In the 6th century BC, they began making black-figure pottery and later red figure pottery, using a highly original technique.
In black-figure pottery, the artist would paint figures with a glossy clay slip on a red clay pot.
According to surveys in Europe and North America, it is the color most commonly associated with mourning, the end, secrets, magic, force, violence, evil, and elegance.
The word black comes from Old English blæc ("black, dark", also, "ink"), from Proto-Germanic *blakkaz ("burned"), from Proto-Indo-European *bhleg- ("to burn, gleam, shine, flash"), from base *bhel- ("to shine"), related to Old Saxon blak ("ink"), Old High German blach ("black"), Old Norse blakkr ("dark"), Dutch blaken ("to burn"), and Swedish bläck ("ink").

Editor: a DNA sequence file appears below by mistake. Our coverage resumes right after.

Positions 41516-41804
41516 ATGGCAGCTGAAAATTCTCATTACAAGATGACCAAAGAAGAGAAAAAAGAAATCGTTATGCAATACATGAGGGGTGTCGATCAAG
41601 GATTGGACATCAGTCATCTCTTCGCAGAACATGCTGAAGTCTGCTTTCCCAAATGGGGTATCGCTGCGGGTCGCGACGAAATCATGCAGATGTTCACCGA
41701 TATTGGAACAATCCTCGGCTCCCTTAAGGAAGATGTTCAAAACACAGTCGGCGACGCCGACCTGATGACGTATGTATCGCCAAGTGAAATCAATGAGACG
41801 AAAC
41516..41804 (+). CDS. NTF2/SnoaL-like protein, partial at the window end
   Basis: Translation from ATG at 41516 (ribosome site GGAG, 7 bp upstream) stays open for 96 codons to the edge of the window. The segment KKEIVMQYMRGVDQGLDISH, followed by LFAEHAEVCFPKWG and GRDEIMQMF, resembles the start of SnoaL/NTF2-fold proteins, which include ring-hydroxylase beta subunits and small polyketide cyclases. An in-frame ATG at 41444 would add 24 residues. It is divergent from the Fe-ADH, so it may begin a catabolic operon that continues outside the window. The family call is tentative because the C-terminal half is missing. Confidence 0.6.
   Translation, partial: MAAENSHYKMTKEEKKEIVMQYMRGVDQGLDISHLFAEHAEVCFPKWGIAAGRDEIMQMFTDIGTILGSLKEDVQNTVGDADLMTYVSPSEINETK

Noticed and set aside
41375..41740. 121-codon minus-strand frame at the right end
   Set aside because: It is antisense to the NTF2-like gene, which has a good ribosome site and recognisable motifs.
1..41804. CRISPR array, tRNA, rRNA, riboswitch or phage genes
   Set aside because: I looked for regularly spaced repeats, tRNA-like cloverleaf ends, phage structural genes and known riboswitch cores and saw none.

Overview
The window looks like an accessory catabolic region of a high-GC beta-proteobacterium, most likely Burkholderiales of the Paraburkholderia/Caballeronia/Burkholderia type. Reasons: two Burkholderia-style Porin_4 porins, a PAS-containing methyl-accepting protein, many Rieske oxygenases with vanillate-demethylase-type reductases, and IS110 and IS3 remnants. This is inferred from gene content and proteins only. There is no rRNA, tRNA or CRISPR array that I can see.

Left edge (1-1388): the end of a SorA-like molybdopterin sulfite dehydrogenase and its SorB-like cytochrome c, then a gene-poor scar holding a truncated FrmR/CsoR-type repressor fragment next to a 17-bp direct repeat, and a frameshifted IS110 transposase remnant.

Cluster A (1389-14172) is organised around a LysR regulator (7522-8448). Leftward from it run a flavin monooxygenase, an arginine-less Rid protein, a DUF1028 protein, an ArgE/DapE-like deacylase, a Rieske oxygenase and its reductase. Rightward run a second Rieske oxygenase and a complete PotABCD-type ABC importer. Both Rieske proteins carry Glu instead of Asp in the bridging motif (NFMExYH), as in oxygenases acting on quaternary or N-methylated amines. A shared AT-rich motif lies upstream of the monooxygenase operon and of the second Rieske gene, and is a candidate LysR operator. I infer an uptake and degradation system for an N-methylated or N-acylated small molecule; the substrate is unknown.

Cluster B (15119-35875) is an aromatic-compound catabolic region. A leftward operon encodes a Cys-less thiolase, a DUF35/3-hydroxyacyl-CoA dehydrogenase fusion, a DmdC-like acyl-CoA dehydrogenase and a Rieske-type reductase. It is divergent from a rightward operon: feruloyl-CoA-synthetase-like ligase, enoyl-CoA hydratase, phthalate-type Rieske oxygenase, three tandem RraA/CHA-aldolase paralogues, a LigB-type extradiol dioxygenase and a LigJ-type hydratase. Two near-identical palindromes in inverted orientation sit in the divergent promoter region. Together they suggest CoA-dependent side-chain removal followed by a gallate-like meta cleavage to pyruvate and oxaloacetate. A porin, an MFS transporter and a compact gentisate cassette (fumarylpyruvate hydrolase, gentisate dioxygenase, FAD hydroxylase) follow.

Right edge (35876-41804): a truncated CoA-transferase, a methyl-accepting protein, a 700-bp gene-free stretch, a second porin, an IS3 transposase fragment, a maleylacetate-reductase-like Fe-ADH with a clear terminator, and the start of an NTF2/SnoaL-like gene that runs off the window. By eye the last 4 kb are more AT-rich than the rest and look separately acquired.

In Roman poetry, death was called the hora nigra, the black hour.
The German and Scandinavian peoples worshipped their own goddess of the night, Nótt, who crossed the sky in a chariot drawn by a black horse.
The black they wore was not deep and rich; the vegetable dyes used to make black were not solid or lasting, so the blacks often turned out faded gray or brown.